When we spoke to Mohite, all we heard was laughter and gratitude while describing repeated trips to the mountains, and the people she respects. She continued to smile even when remembering difficult times of self-doubt and lack of financial support.

Mohite is a young and dedicated climber from Satara, Maharashtra, who got very lucky. She wanted to climb Everest, and had just been selected for a government-supported expedition to the world’s highest mountain. But she needed to raise additional funds to round up her share of the budget. Mohite spent six months visiting every corporate office in her town to pitch potential sponsors. She only had two previous mountaineering expeditions to show on her climbing résumé, which certainly wasn’t enough to help her case, despite her confidence. “You feel a question mark when others doubt your abilities,” she recalls. The experience of repeated rejection forced her to reconsider many times, and she came close to giving up the idea altogether. But she kept at it, and eventually, raised seven lakhs rupees (US$10,000) from several small companies and individuals. Then her parents stepped in to help, giving Mohite the remaining ten lakhs rupees (US$14,000) that she needed. [Ed’s note: Everest is most often climbed with commercial expeditions that charge between US$25,000 to US$50,000 per person].

Photo: Neema Thenduk Sherpa

Given her lack of experience, Mohite was not confident about making it to the expedition. She had completed basic and advanced mountaineering courses at one of India’s several mountaineering institutes, and regularly went rock climbing near her town. Despite the fact that today Everest is a commercially-guided peak, someone planning to climb Everest should ideally have been on at least one 8000m mountain, or several high-altitude peaks in a series of serious expeditions. Mohite had only done two serious climbs before, including one 6500m peak – just about the altitude of Camp 2 on Everest. She wasn’t quite experienced yet.

However, with a strong desire to succeed, Mohite found herself a supporter. Colonel Neeraj Rana, former principal of Himalayan Mountaineering Institute was running selections for an Everest expedition they were backing. During training sessions, he noticed how she kept going despite injured knees on a 30km hike. The next day, he took a chance on her, inviting her to join his Everest expedition.

In 2013, Priyanka Mangesh Mohite became the third youngest Indian to climb Everest.

With financial support from parents and a few individuals, and knowing that Colonel Rana trusted her abilities, Mohite embarked on her Everest expedition. In 2013, she became the third youngest Indian to climb Everest. Since then, she’s continued to knock ’em off –  including Lhotse, Elbrus and Kilimanjaro.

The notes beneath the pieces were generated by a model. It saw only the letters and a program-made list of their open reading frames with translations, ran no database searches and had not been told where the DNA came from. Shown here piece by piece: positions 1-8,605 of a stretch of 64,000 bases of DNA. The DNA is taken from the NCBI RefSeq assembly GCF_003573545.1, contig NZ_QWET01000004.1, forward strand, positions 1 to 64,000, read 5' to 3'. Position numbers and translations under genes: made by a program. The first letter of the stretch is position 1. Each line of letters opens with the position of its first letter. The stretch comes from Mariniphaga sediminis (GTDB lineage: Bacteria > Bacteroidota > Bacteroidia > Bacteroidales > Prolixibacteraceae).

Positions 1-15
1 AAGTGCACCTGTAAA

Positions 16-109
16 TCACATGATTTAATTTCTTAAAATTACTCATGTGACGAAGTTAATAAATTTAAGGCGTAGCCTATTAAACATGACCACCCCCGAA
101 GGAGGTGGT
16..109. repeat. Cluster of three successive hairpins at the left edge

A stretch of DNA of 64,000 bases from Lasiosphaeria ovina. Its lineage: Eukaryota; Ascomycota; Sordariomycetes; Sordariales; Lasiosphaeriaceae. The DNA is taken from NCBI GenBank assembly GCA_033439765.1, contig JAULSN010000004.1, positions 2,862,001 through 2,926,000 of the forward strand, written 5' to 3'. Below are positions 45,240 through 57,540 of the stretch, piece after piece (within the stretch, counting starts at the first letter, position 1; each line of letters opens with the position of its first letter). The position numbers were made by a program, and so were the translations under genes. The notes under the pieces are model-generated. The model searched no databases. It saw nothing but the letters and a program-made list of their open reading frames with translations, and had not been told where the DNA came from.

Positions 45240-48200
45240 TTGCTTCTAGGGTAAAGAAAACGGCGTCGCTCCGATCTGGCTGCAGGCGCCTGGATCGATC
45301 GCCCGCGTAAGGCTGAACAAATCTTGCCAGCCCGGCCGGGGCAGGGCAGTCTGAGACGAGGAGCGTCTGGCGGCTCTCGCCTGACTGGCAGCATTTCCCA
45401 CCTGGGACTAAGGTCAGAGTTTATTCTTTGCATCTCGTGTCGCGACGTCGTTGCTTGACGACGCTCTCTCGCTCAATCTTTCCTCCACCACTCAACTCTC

Photo: Priyanka Mangesh Mohite

She is not a big fan of groups; others slow her down, she says, and often the expertise of many trip leaders seems questionable. In 2015, after climbing Everest, she went to Menthosa, the second-highest peak in Himachal Pradesh, India. The trip was led by climbers who took a group of 15 people to an advanced camp without checking for incoming weather conditions. The group turned around before the summit due to a huge avalanche, and returned to base camp the next day. Bizarrely, they blamed their lack of success on Mohite, telling her she’d been too slow, with insinuations about her weight.

“It’s hard to go in groups. You should know them; they should be your friends. Plus, you need to feel comfortable following the leader.”

Mohite prefers and respects the disciplined approach and rigorous training methodology of Colonel Rana. They regularly go on expeditions together, along with a couple of Sherpas.  “It’s hard to go in groups. You should know them; they should be your friends. Plus, you need to feel comfortable following the leader. I have that rapport with Colonel Rana,” she says.

Photo: Pemba Sherpa

Mohite feels a certain sense of pride. Her financial troubles are behind her after Everest. Since then, she’s had no more trouble raising sponsors. She met Shriniwas Patil, the former Governor of the Indian state of Sikkim, at an event after her big climb. Patil gave her his personal phone number, telling her to contact him in case she needed help. For her next expedition, she gave him a call, and Patil found sponsors to fund her entire expedition within ten days. This is yet another example that summitting the world’s highest peak despite adequate experience, is often an Indian climber’s escape from financial difficulties, in a country that lacks a healthy ecosystem for outdoor sports.

“I’ve heard Lhotse is very difficult and I really want to climb it.”

When Mohite returned to Everest Base Camp after summiting, she had a chance to speak with her family. Her mother was worried and crying, and her father put her on the speakerphone for everyone to hear. He told his daughter, “I’ll give you anything you want when you come home.” Mohite replied, “I’ve heard Lhotse is very difficult and I really want to climb it. Will you please let me go?” Her entire family burst into laughter. Her mother insisted that she returned home before heading off again on expedition. Mohite simply smiled, dreaming of climbing her next big mountain.